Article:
The bollards, my father and the Norwegians | José Ramón Hernández Correa

A few years ago my father was walking along his neighborhood. It had rained and the soil was wet. One slipped and fell with so bad luck that his chest found in the fall a metallic bollard that broke a rib and bruised him a lung. The rib knit soon and the pulmonary injury was not very serious, but now, taking advantage of a few delicate moments of health, that old injury wants to return to make use.

For all this, these days that I him am turning to that idiot injure, I see bollards throughout. The sidewalks are really bristled of them.

Bollards | arquitectamoslocos.blogspot.com.es

And few kerbs and pedestrian crossings that are free of these “pirulos” have a car above. There is no urban corner that does not have a car above. Up to the cathedrals already they have to put bollards in his doors in order that the cars do not get into the major altar.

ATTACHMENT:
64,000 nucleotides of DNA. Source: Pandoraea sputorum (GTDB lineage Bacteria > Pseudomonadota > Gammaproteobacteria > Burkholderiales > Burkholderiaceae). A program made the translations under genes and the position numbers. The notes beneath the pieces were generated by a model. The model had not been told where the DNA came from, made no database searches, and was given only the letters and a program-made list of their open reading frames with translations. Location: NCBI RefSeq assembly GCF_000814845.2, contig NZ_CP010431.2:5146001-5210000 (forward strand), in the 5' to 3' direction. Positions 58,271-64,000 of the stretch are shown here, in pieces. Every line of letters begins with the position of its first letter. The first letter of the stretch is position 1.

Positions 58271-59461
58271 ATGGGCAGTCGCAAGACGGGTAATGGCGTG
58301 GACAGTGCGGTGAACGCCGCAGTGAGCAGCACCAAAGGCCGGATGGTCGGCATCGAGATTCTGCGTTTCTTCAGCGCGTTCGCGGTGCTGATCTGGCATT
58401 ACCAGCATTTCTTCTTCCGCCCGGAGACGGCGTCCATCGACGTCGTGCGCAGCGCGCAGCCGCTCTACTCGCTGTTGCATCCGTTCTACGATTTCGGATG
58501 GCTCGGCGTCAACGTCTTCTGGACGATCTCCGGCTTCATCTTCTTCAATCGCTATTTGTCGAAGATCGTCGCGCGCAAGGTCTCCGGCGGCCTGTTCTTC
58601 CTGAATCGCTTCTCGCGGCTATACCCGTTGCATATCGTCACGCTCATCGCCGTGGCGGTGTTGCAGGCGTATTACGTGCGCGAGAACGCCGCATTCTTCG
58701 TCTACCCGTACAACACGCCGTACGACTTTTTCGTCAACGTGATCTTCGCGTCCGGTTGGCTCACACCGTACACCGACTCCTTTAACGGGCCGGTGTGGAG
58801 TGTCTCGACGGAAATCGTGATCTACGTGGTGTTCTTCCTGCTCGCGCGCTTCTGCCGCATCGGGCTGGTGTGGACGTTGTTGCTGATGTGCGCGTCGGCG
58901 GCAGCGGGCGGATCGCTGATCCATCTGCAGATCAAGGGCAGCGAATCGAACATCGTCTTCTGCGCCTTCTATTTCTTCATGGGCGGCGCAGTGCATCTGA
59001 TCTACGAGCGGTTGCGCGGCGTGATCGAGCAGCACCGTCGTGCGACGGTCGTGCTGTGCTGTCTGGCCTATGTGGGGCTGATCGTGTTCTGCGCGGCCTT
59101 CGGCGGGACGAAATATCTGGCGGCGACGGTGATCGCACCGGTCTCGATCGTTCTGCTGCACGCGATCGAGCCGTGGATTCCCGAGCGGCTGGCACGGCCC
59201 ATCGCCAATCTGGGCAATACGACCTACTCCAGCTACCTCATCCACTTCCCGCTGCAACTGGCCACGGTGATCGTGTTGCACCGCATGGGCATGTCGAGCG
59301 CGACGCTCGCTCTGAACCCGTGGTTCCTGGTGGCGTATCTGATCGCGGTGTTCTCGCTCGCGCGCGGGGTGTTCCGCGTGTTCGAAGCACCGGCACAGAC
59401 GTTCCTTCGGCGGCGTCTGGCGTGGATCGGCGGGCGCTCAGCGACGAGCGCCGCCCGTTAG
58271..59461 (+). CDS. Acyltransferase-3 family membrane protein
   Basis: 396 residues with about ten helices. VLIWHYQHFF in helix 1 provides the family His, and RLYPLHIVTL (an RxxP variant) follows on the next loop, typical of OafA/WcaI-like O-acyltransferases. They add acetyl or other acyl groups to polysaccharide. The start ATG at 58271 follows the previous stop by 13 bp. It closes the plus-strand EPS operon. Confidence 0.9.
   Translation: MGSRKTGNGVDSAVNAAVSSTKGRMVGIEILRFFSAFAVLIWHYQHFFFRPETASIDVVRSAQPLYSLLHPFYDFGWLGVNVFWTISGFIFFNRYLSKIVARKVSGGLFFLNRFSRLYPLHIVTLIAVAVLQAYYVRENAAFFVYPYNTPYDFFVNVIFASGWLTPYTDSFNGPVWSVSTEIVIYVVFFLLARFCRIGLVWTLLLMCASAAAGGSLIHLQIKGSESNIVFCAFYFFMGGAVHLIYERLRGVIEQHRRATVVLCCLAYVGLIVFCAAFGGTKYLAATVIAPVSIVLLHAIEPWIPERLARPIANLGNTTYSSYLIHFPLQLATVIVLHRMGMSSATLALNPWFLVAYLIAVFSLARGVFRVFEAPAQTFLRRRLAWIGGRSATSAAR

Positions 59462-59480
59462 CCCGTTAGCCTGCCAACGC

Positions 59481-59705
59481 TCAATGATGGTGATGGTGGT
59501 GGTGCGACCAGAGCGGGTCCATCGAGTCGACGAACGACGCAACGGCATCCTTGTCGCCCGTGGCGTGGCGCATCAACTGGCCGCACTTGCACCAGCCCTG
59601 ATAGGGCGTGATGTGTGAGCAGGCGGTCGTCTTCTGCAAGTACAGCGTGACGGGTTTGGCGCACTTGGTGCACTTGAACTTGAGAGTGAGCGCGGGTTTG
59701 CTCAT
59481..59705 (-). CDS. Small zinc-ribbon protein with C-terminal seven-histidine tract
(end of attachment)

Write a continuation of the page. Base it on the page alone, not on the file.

We live in a hostile environment, in that it is necessary to make the highest kerbs or obstruct them with pivots, in that every morning on having gone out of house we are greeted threatening by an excrement of dog, in which the drivers take advantage of moments died in semaphores emptying his ashtrays for the windows, that when someone, child or adult, finishes a bauble it throws the paper there same, where it plunders him.

Why are these things done?

Because the public space seems to belong to nobody and does not deserve care or respect. People do not think that public space belongs to everyone, and that we all have to keep it in perfect conditions to enjoy it, and that we all need it. No. It’s not mine, then I do not care.